8. We’ve found too many problems with pingomatic. It’s not always working and, with some services like bloglines, it doesn’t always get the notice. Is there any other service you recommend?

  9. As a old (life) & new (topic) blogger, I seriously understand that it’s easy to start but hard to maintain. Blogging is awesome for individuals, you can easily handle everything by yourself; however, to write coherently in a long term is the real challenge for problogger. How many blogs have you seen end up dead or almost-dead?

    I think this article is great and gives us lots of guidelines.

  10. Harish says:

    Due to budget problems theme and design of the blog becomes an headache. But as soon as the design is corrected blogging can run smoothly according to ones wish.

    Awesome post :)

  11. Due to budget problems theme and design of the blog becomes an headache. But as soon as the design is corrected blogging can run smoothly according to ones wish.

    Awesome post :)

  12. SEO Tips says:

    Excellent article and a good series overall. I don’t think its clear enough to say that Blogging is going through an evolution I think it is more specific and correct to say that Blogging never stops changing and adapting to new technologies, marketing strategies, interests, news and so on.

    Overall good article
    Thanks

  13. Sticker Boy says:

    I use WordPress and love it, but it’s worth taking an occasional audit and make sure everything is working as it should… and all the right ‘pings’ are being sent out! It’s easy to set something up and then leave it.

  14. Hendry Lee says:

    Dr Mike, the list at WordPress Codex (see link above) gives you alternative. Most of them are sites that pingomatic pings on your behalf.

  15. I recommend WordPress too, I have been using it for quite a while now and haven’t found a better replacement.

  16. Kayla says:

    Very good tips. I’ve been keeping in mind a few of these things, but I still need to pay a bit more attention to others. Keeping up on industry news seems like it will help me a ton.

  17. Amit Savyon says:

    This is a nice post to read. While a lot of what you say is really relevant and helpful, my own personal reaction to it is that it all comes down to content. My design, my housekeeping is “ok” but my blog can be the most beautiful thing in the world with crap content and then, well, “so what?” ya know?

    The medium is the message, the format induces reaction, but end of the day, I am searching for a rhythm, a regularity, a flow in my blog writing, while maintaining a certain quality level, not dipping into banal, boring, boasting, or even too much bolding.

    And the question for someone like me, which is a question many many newbie bloggers have, is “can I really write and maintain a blog? Do I have enough to say?”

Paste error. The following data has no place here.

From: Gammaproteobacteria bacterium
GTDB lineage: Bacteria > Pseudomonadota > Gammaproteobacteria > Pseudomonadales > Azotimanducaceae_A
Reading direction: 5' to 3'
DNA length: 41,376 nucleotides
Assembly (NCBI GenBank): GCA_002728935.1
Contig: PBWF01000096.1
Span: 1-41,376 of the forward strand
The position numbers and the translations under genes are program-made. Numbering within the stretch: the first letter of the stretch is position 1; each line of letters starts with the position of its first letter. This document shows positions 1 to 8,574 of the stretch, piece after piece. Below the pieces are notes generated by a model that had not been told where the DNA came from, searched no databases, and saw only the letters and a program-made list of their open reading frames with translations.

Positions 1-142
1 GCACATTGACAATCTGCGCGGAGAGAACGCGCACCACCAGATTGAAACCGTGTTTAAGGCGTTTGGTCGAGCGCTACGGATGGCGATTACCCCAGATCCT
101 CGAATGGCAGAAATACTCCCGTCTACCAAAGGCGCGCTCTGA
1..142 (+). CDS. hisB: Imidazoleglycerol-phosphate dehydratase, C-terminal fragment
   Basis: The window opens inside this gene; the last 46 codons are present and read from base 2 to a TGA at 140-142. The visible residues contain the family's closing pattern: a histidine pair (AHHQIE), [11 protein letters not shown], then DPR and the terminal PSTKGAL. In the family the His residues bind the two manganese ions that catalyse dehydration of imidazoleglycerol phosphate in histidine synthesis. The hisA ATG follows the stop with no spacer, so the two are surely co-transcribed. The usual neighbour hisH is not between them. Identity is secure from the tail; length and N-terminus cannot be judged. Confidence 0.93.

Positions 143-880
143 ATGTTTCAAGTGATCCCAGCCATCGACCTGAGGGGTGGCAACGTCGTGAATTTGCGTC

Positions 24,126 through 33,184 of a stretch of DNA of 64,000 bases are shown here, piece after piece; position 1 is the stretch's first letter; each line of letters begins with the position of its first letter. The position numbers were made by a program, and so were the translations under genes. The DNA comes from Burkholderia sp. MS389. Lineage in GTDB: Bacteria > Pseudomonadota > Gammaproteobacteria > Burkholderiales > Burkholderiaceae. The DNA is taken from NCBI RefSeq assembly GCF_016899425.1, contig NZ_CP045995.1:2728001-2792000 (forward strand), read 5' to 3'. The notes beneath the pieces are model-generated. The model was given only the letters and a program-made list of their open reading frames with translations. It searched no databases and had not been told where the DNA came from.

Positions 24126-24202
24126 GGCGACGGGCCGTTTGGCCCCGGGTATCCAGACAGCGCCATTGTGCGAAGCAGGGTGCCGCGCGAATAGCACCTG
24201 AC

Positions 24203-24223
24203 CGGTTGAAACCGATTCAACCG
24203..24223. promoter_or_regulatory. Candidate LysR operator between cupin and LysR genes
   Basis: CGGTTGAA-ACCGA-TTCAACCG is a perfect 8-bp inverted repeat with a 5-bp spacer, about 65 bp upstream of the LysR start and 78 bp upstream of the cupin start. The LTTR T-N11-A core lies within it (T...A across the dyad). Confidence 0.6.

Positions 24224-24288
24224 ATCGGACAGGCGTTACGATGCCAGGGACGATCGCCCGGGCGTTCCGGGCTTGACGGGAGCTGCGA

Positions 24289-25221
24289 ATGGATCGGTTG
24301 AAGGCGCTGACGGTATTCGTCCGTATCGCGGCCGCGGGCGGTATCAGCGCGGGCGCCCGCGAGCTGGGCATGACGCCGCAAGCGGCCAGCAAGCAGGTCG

To attempt to answer that question for myself, I just wrote a post on my blog entitled “How To Write A Blog Post When You Have Nothing To Say”, which, if you’re interested to read in more detail, you can find here: http://amitsavyon.com/musings/social-media/how-to-write-a-blog-post-when-you-have-nothing-to-say/

    Anyway, this is a great a post, I’ll come back here in the future. A lot of what you say in it can actually be deduced from your blog’s setup and design itself, in fact, there’s a lot more to learn just by studying how you’ve setup your blog.

    Cheers,
    Amit

  18. Dabbygag says:

    Completely agree that less is more when it comes to design.

    Good post

    Troy
    http://www.dabbygag.com
    Live smart; stupidity kills

  19. reflux says:

    I still learn to setting theme for my web…..your advice really help me to consider types of theme….thanks

  20. Very interesting about the ping list, something I was aware that WordPress did, but not that you could maximise it’s potential so easily.

    However, upon doing a little research, it appears that pinging should also be approached with caution as excessive use can have negative consequences.

    As always though, there are plugins available to help, e.g. http://wordpress.org/extend/plugins/maxblogpress-ping-optimizer/

  21. Form always follows function in a design. Having said that, its important that the design is clean and user friendly.

  22. I wish that I had found this posting before my first blog. But one must plan, without form and plan it only leaves mathem.

  23. Excellent article Henry.

    I especially liked you’re insight into RSS Ego-Centric setups. I use plenty of RSS feeds of that nature for the large online etailer I work for, it allows my entire team to respond immediately to any claims against us, and to praise site owners and form new partnerships when they praise our work.

    My Favorite method is Google Alerts, I set them up on my blog names, and on my “Niche” products so I have a daily list of blog articles posted on my topics sent directly to my email.

    Anyways, great work, thanks for having Henry post this series Darren, great work as always.